Saturday, 16 April 2016
Marius, Homer And War
"Marius' mules, he thought. That's what Roman soldiers called themselves. After Gaius Marius reformed the Republic's army about 100 BC, abolishing the cumbersome baggage trains and giving every legionnaire a bone-crushing load. Some things in war never change."
-Jerry Pournelle and SM Stirling, The Prince (New York, 2002), p. 771.
I do not need to remind Poul Anderson fans of the significance of Marius in his works.
"Some things in war never change." Yes, especially if the speaker is a character in a book by certain authors!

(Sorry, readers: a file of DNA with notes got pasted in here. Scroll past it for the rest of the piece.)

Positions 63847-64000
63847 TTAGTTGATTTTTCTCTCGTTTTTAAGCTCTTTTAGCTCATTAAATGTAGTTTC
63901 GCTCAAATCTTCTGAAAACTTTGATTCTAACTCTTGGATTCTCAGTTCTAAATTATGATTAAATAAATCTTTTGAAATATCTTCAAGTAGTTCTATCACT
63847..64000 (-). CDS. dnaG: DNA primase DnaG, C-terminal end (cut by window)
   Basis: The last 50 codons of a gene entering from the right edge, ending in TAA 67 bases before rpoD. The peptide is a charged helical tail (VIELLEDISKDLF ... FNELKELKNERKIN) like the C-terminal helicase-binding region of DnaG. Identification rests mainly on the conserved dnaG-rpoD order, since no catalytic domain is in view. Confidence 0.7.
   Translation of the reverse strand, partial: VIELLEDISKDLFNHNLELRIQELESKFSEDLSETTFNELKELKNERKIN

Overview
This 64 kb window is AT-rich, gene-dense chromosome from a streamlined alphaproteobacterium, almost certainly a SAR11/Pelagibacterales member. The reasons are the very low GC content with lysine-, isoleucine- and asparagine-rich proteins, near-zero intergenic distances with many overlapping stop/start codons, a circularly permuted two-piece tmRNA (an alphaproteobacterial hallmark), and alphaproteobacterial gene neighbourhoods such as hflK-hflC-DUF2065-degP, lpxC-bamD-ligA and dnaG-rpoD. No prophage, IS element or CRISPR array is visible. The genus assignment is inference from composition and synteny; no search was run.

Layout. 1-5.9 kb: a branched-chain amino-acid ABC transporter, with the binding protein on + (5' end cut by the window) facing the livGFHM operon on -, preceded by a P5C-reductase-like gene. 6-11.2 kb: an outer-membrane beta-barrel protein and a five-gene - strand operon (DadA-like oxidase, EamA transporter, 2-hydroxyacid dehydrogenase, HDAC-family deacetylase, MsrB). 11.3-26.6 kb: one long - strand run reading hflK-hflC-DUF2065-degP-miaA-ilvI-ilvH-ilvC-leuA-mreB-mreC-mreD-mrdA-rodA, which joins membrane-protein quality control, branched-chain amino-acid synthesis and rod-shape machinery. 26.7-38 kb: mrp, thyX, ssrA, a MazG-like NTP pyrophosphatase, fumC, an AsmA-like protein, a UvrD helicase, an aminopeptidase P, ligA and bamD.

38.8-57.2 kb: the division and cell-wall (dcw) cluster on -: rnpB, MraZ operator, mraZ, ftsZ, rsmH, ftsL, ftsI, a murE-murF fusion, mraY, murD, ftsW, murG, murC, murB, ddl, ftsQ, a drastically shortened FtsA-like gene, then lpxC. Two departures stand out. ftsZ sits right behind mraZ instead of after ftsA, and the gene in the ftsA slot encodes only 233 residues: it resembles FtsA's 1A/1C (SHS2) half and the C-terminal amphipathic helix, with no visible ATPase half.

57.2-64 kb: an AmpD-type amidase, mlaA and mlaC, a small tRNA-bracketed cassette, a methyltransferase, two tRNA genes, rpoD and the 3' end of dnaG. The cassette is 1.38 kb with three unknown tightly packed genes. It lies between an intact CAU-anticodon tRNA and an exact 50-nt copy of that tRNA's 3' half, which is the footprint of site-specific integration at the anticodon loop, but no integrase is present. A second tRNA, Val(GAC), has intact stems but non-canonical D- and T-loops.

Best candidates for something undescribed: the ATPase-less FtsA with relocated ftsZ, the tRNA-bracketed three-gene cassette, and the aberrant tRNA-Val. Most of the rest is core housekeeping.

"'It is war,' she said: the universal answer to almost everything on Poloda."
-Edgar Rice Burroughs, Beyond The Farthest Star (New York, 1964), p. 33.
When CS Lewis heard his first bullet in World War I, he thought:
"'This is war. This is what Homer wrote about.'"
-CS Lewis, Surprised By Joy (London, 1964), p. 158.
(For the blind Homer and his guide, see image.)
Homer not only wrote about war but also initiated European literature and is acknowledged in Anderson's Time Patrol series:
"Far and far away, a sail passed by. It could have been driving the ship of Odysseus."
-Poul Anderson, Time Patrol (New York, 2006), p. 326.
I am finding that I prefer books that incorporate war as against those that are about nothing but war. Meanwhile, I am pleased to have brought together in a single post:
Edgar Rice Burroughs
And I must now visit the realm of Morpheus.